Written by 7:01 am Headphone + Accessory Reviews

My “New” Old Headphones

As a reviewer Steven Stone listens to a lot of new headphones. Why would he bother to buy a pair of old, used headphones?


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As my publisher, Jerry Del Colliano, is fond of saying, “headphones are an AND
product.” Which means, simply, that you can own more than one pair of
headphones without requiring the sale of your current pairs (unlike speakers,
where one pair is all that most folks can shoehorn into their listening rooms.)

I currently own quite few pair of earphones, ranging from under
$20 wonders such as the Ultimate Ears UE-200 to limited edition, over $1300,
Audio-Technica ATHW-3000ANVs. I also own three pairs of Stax earspeakers –
the original Lambda pros, their “replacements” the Lambda Nova Pros, and a pair
of SR-30 earphones. Recently I added another pair of Stax, the SR-5
earspeakers to my collection. Given that I already had three pairs of Staxs, why would I want a pair of
ancient SR-5s?  Simple, curiosity…

One of my longterm mentors, Micha Shattner, who I consider among
the five best recording engineers I’ve met, told me multiple times that the
SR-5 was the best earphone Stax ever made. He claimed that the SR-5 was the
only electrostatic from Stax that didn’t sound hyped up with a bright zone in
the 2kHz to 4kHz region.

For many years I chalked up his comments about the Stax Lambdas
verses the SR-5 to a combination of nostalgia and petulance. But recently I
started using the pair of SR-30s powered by a Stax SRM-1 Mark 2 headphone
amplifier. After a couple of days of going back and forth between the SR-30 and
the Stax Lambda Nova Pros I concluded that even though the Lambda Novas had
more detail, it was at the expense of the midrange, which had a slight nasal
and pinched quality compared to the SR-30. That got me thinking, “If I like the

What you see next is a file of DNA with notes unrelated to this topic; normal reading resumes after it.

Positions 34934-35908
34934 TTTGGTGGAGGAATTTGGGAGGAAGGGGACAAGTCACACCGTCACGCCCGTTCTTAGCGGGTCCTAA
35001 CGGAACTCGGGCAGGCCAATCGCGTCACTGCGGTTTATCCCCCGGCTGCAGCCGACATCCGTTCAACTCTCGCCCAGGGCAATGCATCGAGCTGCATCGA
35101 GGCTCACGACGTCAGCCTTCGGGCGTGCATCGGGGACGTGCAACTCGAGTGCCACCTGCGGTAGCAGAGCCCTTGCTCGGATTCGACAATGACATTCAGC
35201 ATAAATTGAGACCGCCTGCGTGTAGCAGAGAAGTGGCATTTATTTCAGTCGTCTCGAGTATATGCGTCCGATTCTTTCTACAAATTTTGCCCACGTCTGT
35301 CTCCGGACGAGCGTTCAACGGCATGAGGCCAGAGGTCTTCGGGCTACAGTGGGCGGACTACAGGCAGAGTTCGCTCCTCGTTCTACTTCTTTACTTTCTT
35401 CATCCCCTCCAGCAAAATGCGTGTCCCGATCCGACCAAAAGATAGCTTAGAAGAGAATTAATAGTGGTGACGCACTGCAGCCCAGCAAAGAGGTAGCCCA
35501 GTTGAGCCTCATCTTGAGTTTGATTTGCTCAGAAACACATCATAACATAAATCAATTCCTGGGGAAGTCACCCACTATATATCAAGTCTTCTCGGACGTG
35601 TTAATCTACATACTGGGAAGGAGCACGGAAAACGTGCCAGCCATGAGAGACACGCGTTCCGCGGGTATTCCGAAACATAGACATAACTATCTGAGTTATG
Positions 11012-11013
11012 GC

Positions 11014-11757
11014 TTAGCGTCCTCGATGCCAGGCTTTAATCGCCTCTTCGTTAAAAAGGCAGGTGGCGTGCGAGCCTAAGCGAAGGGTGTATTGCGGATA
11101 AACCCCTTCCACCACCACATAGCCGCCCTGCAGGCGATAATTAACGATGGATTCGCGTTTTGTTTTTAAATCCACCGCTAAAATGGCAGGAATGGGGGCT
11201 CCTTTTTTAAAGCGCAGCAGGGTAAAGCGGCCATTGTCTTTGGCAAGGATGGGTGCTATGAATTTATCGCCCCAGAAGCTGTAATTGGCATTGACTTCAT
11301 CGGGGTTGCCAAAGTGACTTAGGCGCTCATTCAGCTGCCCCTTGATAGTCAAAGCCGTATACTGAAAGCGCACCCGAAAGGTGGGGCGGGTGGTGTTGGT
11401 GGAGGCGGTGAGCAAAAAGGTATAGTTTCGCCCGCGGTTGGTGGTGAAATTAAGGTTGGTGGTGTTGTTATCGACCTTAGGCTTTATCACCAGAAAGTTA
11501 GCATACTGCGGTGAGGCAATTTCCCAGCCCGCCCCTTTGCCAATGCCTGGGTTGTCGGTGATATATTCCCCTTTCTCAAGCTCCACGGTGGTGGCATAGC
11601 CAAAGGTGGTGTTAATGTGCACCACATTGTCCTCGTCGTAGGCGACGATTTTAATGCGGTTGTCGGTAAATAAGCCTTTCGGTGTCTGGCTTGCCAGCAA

SR-30 so much, what would I think of the SR-5?

For the last couple of months this question was more of a
distant fleeting speculation than driving passion. But then I saw a pair of
Stax SR-5s with their companion SR-7 connection box for sale in the classified
section of The Audio Asylum. Priced at $200 plus shipping, in the words of the
Russian Oligarch in the Direct TV ads, “I jumped on it.”

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Several days later the SR5 and SR-7 arrived via USPS. And after
a couple of hours of listening, I have to admit that the Stax SR-5 is a VERY
good earspeaker. And while it has a definite sonic family resemblance to the
Lambda Pros, the SR-5 is more like a comfortable, but far less efficient SR-30,
than like a Pro Lambda.

Like the SR-30, the SR-5 doesn’t have a bright zone, also the
SR-5 does an excellent job on the lower midrange, giving music adequate weight
without sounding thick or slow.

The primary issue that is fairly common with used Stax
headphones is channel imbalance due to use or, in extreme cases, misuse. My
pair of SR-5s is slightly hotter on the left than the right channel, but
fortunately, the Stax SRM-1 Mark 2 has independent level controls for each channel
on its ganged volume control. A bit of a boost to the right channel and the
proper balance was restored.  But if I
wanted to use the SR-5 with it’s SR-7 adapter box, which has no balance
adjustments, the results would be less than completely satisfactory. But since
I don’t have to use the SR-7, the SR-5’s channel imbalance isn’t a major problem.

So if you want to experience “The Stax Sound” and don’t have
the means for their latest offerings, a used pair of SR-30s or SR-5s could be
an affordable alternative. I know they work for me…

 

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